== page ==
The second oddly worded section is the treatment section being focused on topical application of the extract, followed by a formulation section that attempts to cover all delivery methods:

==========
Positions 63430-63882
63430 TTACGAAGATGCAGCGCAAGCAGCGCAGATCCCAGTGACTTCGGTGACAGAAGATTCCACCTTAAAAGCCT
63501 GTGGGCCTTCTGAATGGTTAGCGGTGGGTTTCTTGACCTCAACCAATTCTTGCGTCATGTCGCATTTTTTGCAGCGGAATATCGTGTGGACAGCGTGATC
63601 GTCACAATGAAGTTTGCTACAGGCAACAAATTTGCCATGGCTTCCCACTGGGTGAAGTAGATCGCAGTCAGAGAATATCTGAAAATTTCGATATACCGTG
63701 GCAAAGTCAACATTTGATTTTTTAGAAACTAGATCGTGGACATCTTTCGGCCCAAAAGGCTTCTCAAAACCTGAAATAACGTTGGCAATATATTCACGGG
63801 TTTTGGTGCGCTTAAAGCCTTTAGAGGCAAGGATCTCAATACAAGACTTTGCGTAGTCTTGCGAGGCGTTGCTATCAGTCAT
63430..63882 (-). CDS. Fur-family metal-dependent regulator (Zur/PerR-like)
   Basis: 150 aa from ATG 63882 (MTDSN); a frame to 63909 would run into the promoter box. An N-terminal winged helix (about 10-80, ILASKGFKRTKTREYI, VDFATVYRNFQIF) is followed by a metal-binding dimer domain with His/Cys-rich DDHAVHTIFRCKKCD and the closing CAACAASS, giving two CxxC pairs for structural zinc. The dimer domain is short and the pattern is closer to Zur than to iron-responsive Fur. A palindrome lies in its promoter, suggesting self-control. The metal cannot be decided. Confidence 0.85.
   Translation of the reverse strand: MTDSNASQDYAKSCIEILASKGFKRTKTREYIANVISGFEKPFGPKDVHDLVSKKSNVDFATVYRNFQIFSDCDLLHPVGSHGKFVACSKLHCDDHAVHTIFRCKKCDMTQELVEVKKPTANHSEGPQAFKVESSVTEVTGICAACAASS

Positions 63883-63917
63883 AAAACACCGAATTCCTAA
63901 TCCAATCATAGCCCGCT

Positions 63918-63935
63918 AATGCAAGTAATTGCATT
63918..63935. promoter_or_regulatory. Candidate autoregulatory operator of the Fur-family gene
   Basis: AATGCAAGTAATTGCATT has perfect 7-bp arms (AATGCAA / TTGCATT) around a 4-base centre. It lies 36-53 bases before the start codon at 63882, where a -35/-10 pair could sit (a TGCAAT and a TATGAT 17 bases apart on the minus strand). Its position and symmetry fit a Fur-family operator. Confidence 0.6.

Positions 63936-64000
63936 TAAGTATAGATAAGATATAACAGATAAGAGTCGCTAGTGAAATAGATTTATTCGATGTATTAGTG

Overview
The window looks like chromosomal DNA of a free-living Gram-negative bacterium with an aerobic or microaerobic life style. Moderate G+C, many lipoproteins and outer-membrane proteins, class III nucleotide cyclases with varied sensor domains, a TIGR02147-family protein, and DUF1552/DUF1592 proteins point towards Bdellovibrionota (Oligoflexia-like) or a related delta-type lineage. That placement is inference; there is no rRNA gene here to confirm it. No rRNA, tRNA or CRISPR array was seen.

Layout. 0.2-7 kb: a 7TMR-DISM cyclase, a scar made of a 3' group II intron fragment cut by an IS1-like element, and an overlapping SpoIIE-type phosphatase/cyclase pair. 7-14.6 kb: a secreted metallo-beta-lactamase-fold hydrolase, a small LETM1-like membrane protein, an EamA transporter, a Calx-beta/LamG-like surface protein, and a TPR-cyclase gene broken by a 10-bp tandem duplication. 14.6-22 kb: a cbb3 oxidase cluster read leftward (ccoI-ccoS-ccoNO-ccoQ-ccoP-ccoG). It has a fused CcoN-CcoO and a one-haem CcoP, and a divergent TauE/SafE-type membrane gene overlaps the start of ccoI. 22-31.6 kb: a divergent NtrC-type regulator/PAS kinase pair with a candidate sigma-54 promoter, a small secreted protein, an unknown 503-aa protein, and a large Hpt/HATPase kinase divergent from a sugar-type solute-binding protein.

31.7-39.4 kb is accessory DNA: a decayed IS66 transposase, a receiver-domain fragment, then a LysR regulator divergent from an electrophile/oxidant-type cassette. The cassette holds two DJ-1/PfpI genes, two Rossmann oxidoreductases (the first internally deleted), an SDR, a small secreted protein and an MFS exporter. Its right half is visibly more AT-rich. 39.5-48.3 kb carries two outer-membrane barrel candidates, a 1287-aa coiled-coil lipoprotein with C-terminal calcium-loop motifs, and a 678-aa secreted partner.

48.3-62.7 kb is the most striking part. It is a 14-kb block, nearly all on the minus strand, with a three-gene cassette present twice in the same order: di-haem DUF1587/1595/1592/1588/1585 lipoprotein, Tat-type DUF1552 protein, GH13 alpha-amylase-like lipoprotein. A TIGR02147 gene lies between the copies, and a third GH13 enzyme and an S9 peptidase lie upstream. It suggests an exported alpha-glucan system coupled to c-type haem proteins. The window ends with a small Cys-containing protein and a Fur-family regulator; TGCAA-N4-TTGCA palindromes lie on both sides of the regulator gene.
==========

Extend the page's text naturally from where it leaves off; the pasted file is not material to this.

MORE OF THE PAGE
“In a particular embodiment, the pharmaceutical or dermatological composition further comprises pharmaceutically acceptable excipients and additives. The pharmaceutical compositions or compositions of the invention are prepared with conventional solid or liquid carriers or diluents and customary pharmaceutical and technical excipients according to the desired mode of administration with a suitable dosage in a manner known per se. Preferred formulations consist of a dosage form which is suitable for topical, oral, inhalative, intranasal, enteral or parenteral, for example ip (intraperitoneal), iv (intravenous), intramuscular or percutaneous administration. Such dosage forms are, for example, tablets, coated tablets, dragees, pills, capsules, powders, creams, ointments, lotions, liquids such as syrups, gels, injectable liquids, for example for ip, iV, in or percutaneous injection, nasal sprays, but also inhalation sprays etc. Depot forms, such as implantable preparations, and suppositories are also suitable. The individual preparations give the extracts according to the invention, depending on their nature gradually or the entire amount in a short time to the body. For oral administration, capsules, pills, tablets, dragees and liquids or other known oral dosage forms may be used as pharmaceutical preparations. In this case, the drugs may be formulated to either release the drugs in a short time and deliver them to the body or have a depot effect, so that a longer-lasting, slow supply of active ingredients to the body is achieved. In addition to at least one plant extract according to the invention, the dosage units may contain one or more pharmaceutically acceptable carriers, for example substances for adjusting the rheology of the drug, surface-active substances, solubilizers, microcapsules, microparticles, granules, thinners, binders such as starch, sugar, sorbitol and gelatin, further fillers such as silica and talc, lubricants, dyes, fragrances and other substances.”